Improper Finite State Machines (FSMs) in Hardware Logic

Faulty finite state machines (FSMs) in the hardware logic allow an attacker to put the system in an undefined state, to cause a denial of service (DoS) or gain privileges on the victim's system.


Description

The functionality and security of the system heavily depend on the implementation of FSMs. FSMs can be used to indicate the current security state of the system. Lots of secure data operations and data transfers rely on the state reported by the FSM. Faulty FSM designs that do not account for all states, either through undefined states (left as don't cares) or through incorrect implementation, might lead an attacker to drive the system into an unstable state from which the system cannot recover without a reset, thus causing a DoS. Depending on what the FSM is used for, an attacker might also gain additional privileges to launch further attacks and compromise the security guarantees.

Demonstrations

The following examples help to illustrate the nature of this weakness and describe methods or techniques which can be used to mitigate the risk.

Note that the examples here are by no means exhaustive and any given weakness may have many subtle varieties, each of which may require different detection methods or runtime controls.

Example One

The FSM shown in the "bad" code snippet below assigns the output out based on the value of state, which is determined based on the user provided input, user_input.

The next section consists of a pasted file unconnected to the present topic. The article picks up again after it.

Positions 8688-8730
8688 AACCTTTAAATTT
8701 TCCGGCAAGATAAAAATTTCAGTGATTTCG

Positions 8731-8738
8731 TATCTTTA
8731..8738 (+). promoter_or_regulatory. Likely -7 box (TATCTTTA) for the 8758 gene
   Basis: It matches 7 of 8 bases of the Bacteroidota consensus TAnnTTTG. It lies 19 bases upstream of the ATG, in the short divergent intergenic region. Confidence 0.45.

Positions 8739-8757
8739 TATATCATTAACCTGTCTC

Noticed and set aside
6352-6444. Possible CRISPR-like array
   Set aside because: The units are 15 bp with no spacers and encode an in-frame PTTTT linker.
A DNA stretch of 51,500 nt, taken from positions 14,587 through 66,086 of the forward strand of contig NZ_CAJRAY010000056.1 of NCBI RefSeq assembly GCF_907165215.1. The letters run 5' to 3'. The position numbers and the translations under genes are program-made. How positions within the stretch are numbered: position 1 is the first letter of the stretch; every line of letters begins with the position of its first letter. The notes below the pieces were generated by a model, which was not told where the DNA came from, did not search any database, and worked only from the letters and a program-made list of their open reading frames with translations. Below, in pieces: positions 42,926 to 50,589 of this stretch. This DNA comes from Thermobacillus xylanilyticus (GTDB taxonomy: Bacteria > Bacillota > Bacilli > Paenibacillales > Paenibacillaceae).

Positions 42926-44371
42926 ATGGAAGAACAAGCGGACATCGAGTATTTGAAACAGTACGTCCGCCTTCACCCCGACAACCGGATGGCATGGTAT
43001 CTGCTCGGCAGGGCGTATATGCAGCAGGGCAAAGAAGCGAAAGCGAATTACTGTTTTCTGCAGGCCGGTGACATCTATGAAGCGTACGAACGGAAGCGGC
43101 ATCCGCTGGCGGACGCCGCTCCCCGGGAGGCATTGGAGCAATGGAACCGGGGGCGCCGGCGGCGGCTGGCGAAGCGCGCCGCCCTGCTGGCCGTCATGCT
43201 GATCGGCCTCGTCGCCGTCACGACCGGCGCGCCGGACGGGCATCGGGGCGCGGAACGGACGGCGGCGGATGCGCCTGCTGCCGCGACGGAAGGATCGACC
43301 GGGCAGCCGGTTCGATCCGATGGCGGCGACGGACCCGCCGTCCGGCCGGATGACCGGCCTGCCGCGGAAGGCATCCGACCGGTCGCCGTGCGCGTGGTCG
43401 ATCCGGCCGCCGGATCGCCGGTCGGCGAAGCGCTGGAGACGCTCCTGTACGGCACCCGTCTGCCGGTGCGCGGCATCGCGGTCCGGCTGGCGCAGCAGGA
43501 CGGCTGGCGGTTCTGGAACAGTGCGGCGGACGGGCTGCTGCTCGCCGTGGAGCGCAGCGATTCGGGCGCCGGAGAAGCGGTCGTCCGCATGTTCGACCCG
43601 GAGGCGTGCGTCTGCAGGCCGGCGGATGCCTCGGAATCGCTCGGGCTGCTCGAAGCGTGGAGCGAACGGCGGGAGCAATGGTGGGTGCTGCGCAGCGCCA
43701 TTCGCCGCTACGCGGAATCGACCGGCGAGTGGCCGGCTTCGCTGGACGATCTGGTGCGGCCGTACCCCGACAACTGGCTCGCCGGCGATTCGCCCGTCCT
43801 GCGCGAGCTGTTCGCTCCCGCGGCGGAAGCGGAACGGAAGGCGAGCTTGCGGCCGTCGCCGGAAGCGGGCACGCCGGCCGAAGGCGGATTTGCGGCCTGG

module fsm_1(out, user_input, clk, rst_n);
input [2:0] user_input;
input clk, rst_n;
output reg [2:0] out;
reg [1:0] state;
always @ (posedge clk or negedge rst_n )

  begin

    if (!rst_n)
    state = 3'h0;
    else
    case (user_input)

      3'h0:
      3'h1:
      3'h2:
      3'h3: state = 2'h3;
      3'h4: state = 2'h2;
      3'h5: state = 2'h1;

    endcase

  end
  out <= {1'h1, state};

endmodule

The case statement does not handle the scenario when user provides inputs of 3'h6 and 3'h7 using a default statement. Those inputs push the system to an undefined state and might cause a crash (denial of service) or any other unanticipated outcome.

Adding a default statement to handle undefined inputs mitigates this issue. This is shown in the "Good" code snippet below. The default statement is in bold.

case (user_input)

  3'h0:
  3'h1:
  3'h2:
  3'h3: state = 2'h3;
  3'h4: state = 2'h2;
  3'h5: state = 2'h1;
  default: state = 2'h0;

endcase

See Also

General Circuit and Logic Design Concerns

Weaknesses in this category are related to hardware-circuit design and logic (e.g., CMOS transistors, finite state machines, and registers) as well as issues related t...

Comprehensive CWE Dictionary

This view (slice) covers all the elements in CWE.

Weaknesses without Software Fault Patterns

CWE identifiers in this view are weaknesses that do not have associated Software Fault Patterns (SFPs), as covered by the CWE-888 view. As such, they represent gaps in...

Weaknesses Introduced During Implementation

This view (slice) lists weaknesses that can be introduced during implementation.


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